Tag Archives: self-esteem

Are You Immune to Bullying? Learn about Someone who Is.

I just talked to a 10-year-old boy who told me he is immune to mean comments, teasing and also bullying.
I asked him to explain.

He told me that he just doesn’t let the comment or teasing register in his brain. He just ignores it. He said it is just a natural thing and it isn’t even hard to do.
I asked him, “how long have you had this ability?”
Him: “About one and a half or two years.”
Me: Do you realize that this might mean that you will never be bullied because you will never think of meanness as bullying?
Him: “Yes, I realize that. I think that’s a really good thing.”
Me: “How does this make you feel now that you know that you have this ability?”
Him: “I think it is kind of a super-hero-like power really.”
Me: Yes, I can see that it might be.
Him: Just the other day some kids were saying some mean stuff to me and I didn’t even care.
Me: Do you think they were trying to bully you?
Him: Maybe, but I’m not sure. They just stopped because I didn’t give them a reaction.
Me: Do you think there are very many other people with this power you are describing?
Him: I don’t know anyone else.
Me: Do you think other people could develop this power, or is it only reserved for certain people?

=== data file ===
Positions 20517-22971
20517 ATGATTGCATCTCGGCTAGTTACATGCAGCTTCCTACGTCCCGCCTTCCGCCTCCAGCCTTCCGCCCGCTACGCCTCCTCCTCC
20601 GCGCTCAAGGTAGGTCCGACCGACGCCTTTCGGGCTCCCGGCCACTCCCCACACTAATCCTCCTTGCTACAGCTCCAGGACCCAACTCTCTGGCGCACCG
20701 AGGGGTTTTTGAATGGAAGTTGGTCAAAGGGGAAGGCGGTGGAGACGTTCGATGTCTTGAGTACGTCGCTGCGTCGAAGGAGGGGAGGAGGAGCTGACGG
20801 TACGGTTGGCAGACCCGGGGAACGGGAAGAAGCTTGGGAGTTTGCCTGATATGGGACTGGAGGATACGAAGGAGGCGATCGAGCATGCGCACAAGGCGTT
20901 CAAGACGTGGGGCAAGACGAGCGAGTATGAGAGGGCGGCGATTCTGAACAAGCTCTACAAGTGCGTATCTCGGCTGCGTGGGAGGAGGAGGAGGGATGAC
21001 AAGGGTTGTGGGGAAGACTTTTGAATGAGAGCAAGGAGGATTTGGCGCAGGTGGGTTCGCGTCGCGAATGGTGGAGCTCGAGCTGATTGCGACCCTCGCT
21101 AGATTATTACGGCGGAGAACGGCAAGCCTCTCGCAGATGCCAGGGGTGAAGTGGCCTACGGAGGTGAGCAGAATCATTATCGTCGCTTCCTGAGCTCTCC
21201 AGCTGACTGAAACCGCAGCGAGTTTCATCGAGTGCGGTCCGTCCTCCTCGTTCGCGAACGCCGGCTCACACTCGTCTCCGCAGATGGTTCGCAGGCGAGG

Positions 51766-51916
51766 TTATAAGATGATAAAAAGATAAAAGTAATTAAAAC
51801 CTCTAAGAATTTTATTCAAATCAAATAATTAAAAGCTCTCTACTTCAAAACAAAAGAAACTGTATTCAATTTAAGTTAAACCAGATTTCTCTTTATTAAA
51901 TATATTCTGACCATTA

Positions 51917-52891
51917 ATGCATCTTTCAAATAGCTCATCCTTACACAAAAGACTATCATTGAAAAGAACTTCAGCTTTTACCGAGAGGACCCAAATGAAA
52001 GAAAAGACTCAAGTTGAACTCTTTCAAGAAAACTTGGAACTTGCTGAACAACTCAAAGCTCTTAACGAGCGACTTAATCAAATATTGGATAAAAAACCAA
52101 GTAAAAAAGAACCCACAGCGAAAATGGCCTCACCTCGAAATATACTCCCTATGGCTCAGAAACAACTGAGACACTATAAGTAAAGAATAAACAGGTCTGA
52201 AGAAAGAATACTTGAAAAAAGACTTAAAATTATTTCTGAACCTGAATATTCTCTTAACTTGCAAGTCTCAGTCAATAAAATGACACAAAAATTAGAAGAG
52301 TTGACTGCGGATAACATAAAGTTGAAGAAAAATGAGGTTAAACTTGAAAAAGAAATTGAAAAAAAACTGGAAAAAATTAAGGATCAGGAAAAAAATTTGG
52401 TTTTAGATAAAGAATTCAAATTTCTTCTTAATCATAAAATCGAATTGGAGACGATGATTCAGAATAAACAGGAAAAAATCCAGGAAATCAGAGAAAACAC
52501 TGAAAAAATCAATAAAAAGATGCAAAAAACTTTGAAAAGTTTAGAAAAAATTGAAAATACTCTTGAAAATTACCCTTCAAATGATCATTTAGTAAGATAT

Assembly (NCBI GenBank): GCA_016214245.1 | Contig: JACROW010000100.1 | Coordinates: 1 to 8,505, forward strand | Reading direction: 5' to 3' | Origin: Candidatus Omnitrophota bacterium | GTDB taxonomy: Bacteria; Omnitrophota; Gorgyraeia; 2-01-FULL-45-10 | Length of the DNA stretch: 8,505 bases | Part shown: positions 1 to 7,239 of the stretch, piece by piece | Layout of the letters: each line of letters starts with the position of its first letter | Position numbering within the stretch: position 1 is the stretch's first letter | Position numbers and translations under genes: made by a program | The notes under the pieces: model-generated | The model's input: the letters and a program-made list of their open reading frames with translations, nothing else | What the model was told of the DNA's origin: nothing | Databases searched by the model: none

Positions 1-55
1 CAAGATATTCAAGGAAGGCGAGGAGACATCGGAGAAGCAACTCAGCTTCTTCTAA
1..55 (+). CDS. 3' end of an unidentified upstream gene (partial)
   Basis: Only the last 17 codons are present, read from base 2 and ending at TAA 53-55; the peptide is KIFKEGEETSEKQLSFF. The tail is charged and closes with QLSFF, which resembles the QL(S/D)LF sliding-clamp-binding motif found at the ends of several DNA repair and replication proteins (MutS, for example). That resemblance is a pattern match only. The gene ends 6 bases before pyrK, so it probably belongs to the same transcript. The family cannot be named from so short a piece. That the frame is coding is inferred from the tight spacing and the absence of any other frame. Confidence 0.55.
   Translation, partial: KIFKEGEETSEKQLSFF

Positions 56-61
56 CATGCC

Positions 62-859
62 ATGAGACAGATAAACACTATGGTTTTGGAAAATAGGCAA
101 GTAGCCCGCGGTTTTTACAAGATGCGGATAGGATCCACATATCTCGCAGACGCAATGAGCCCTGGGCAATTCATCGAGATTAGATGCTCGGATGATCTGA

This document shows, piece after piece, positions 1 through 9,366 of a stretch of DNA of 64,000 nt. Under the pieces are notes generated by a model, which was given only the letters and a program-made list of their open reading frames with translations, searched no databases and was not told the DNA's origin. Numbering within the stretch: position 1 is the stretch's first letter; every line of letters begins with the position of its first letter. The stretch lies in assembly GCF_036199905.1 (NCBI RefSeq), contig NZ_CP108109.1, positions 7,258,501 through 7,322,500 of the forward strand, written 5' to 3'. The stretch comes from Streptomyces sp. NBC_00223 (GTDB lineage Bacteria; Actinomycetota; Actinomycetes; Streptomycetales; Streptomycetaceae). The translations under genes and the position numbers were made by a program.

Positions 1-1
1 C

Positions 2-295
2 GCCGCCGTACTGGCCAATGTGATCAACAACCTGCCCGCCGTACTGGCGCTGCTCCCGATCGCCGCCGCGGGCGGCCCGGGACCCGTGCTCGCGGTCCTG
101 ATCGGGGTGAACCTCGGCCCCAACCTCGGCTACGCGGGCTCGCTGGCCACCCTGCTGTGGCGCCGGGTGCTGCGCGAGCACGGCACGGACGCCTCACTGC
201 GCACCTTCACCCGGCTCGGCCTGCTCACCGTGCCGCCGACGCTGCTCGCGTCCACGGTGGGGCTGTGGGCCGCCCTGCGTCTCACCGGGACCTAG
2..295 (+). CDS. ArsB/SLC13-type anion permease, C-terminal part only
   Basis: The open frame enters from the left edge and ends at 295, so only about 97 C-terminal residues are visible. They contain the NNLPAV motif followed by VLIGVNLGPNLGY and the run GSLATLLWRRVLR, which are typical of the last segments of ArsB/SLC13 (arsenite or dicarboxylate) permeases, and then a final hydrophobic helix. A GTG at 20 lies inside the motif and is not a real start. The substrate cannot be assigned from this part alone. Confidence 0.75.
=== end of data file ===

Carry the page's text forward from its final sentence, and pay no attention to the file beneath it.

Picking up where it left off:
Him: I think there are a few people that could do it, but I think most people can’t.
Me: What do you think a bully would do if they knew you had this super-power?
Him: Leave me alone.
Me: Do you think you have any other super powers?
Him: (Thoughtfully) I’m not sure, maybe.

I have never talked to someone who described themselves as being immune to mean remarks and bullying before. I think this is quite interesting. If you have any comments, I would be pleased if you would share them in the comment box. Thanks.

Bruce Langford, Anti-bullying advocate and school presenter  www.standupnow.ca 
905-233-2102

Does Bully Movie 2012 show too much graphic bullying?

Promo Bully MovieSweet natured and keen to learn, Alex wants more than anything to fit in. But from the moment he gets on the school bus, Alex is relentlessly bullied by classmates, who pummel him with insults, curses and punches.

 As another school year begins, Kirk and Laura Smalley launch Stand for the Silent, an anti-bullying organization. They won’t be waving their son off to school. At the age of 11, tired of being pushed down, thrown into lockers, and verbally abused, Ty Smalley took his own life.

The above scenarios are from the new movie Bully. Have you seen it yet?